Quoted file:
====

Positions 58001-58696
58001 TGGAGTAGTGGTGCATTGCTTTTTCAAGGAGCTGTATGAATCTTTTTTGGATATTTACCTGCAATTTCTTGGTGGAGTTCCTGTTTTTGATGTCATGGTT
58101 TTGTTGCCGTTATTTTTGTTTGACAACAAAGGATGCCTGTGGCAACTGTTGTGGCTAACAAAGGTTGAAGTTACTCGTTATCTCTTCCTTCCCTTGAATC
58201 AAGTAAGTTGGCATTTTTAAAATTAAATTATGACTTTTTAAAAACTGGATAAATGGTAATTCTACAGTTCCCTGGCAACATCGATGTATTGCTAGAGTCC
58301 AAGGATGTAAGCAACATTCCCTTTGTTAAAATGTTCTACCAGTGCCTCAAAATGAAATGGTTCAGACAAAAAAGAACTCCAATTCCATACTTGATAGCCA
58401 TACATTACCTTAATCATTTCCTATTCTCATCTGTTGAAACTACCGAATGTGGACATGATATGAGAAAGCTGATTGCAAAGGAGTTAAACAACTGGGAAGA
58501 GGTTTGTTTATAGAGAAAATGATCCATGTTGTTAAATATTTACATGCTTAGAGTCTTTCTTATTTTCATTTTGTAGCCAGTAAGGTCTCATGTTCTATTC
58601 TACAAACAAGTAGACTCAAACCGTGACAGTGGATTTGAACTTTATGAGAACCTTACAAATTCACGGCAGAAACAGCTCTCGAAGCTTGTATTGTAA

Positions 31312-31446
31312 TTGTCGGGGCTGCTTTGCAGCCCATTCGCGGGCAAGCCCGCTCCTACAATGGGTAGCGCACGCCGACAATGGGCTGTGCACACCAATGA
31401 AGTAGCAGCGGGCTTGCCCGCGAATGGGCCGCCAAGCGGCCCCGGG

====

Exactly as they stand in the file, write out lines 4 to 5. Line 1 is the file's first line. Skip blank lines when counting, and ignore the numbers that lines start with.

58201 AAGTAAGTTGGCATTTTTAAAATTAAATTATGACTTTTTAAAAACTGGATAAATGGTAATTCTACAGTTCCCTGGCAACATCGATGTATTGCTAGAGTCC
58301 AAGGATGTAAGCAACATTCCCTTTGTTAAAATGTTCTACCAGTGCCTCAAAATGAAATGGTTCAGACAAAAAAGAACTCCAATTCCATACTTGATAGCCA